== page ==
Digging for fossil worms

Let's go back to Tuesday 31 August 1909. A man was looking for fossil trilobites high in the Rocky Mountains in British Columbia in Canada. His name was Charles Doolite Walcott, and with the help

of his wife and son he had been finding trilobites in this area for some years. As Mrs Walcott was riding along a narrow track on a steep mountainside, her horse suddenly stumbled on a large rock. Walcott jumped off his horse and smacked the rock hard with his hammer. Inside were the fossilised remains of some strange worm-like creatures. What Walcott had stumbled on (or more accurately, what his wife's horse had stumbled on) turned out to be one of the most important and richest fossil deposits ever found. Over the next few years Walcott and his family collected tens of thousands of fossils from these rocks, called the Burgess Shale. Almost 100 years later, palaeontologists are still studying the fossils that the Walcotts found.

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In these rocks were the remains of not only trilobites' hard shells, but also their legs. Sometimes even their last meal was preserved in their stomachs. Walcott found many different types of beautifully preserved worms, including ones that looked like bottle-brushes; in some you can even see their blood vessels. There were lots of different arthropods, including the huge Anomalocaris that I described at the start of the chapter. Some were very strange indeed. My favourite is a beast no longer than your middle finger and called Opabinia. Segmented like your packet of biscuits, this strange animal had five big eyes on stalks. Where its mouth should be there was a long nozzle, like a vacuum cleaner, with teeth on the end.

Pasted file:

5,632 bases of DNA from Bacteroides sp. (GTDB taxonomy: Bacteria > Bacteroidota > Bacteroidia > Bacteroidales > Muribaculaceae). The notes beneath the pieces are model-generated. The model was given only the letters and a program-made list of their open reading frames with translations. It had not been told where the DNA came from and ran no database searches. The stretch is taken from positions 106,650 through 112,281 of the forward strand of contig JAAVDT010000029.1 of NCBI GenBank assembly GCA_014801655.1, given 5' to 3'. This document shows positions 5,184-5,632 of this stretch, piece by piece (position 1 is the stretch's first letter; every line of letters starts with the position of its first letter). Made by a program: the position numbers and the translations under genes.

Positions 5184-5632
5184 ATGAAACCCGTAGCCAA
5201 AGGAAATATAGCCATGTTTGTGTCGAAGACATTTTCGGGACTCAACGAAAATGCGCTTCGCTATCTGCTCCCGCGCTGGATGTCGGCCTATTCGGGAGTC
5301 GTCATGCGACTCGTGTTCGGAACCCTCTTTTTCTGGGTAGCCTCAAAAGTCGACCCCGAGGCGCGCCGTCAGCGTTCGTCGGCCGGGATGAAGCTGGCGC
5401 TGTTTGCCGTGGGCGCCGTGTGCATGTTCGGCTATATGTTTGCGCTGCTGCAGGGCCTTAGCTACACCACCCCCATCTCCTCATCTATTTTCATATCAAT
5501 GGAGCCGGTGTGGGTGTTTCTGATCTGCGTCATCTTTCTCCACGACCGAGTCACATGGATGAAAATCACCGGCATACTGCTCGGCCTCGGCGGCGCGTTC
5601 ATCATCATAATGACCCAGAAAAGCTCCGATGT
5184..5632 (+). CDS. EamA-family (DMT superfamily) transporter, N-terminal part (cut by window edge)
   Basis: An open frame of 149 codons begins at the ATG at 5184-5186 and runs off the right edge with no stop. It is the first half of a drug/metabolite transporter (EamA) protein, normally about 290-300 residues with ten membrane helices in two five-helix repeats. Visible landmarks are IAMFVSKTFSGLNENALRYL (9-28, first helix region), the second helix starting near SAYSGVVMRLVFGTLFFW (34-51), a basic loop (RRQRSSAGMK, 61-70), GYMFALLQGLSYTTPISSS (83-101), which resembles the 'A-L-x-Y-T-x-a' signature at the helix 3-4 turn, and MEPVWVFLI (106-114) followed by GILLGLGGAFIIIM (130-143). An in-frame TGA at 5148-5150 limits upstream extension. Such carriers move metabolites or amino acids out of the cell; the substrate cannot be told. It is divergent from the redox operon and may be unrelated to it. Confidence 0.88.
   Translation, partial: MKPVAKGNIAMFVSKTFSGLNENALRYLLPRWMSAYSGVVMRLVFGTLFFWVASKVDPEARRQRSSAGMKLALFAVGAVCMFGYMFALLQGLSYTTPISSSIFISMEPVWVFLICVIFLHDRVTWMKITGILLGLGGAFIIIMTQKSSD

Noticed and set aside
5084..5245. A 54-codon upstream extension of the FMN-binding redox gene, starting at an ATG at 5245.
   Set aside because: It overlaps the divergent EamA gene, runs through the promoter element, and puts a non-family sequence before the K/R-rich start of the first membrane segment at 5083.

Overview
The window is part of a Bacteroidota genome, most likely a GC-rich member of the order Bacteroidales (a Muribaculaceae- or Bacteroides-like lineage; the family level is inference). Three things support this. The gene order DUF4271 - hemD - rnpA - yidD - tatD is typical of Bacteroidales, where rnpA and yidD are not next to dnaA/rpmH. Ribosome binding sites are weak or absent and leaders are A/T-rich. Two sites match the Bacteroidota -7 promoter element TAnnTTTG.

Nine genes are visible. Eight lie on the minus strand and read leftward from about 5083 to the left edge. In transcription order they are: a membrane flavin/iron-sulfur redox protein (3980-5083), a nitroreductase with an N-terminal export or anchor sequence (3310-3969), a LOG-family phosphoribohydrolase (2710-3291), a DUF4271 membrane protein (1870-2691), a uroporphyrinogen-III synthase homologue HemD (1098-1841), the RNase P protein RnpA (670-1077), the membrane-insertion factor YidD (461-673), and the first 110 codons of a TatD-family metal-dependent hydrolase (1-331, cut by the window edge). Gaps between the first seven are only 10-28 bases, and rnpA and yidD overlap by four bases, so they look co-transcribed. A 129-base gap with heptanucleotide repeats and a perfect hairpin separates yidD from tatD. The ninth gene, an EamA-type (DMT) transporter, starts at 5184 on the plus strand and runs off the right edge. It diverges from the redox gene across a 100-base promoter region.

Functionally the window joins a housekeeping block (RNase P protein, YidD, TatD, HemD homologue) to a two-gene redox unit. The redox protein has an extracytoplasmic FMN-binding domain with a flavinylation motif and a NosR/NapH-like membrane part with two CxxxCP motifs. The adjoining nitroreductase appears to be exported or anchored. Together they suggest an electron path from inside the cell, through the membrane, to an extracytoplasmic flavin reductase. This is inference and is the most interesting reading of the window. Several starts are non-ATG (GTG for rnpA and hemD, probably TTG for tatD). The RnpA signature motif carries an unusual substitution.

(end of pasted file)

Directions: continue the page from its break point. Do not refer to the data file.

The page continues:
Wiwaxia Mars

Another strange animal, about the size of a 20-cent coin, we've called Wiwaxia. It was covered with large armour plates, and had a whole load of blades like steak knives sticking out of its back. Eating this beast would have been a painful, big mistake. We are not sure what type of animal it was. Maybe a strange worm; maybe a strange sort of clam. But the animal that really takes the cake when it comes to weirdness is like your worst nightmare - all spines and long legs with a blob for a head. And this explains its name - Hallucigenia. ('To hallucinate' means to imagine strange, distorted things.) Fortunately it was only about as long as your thumbnail.

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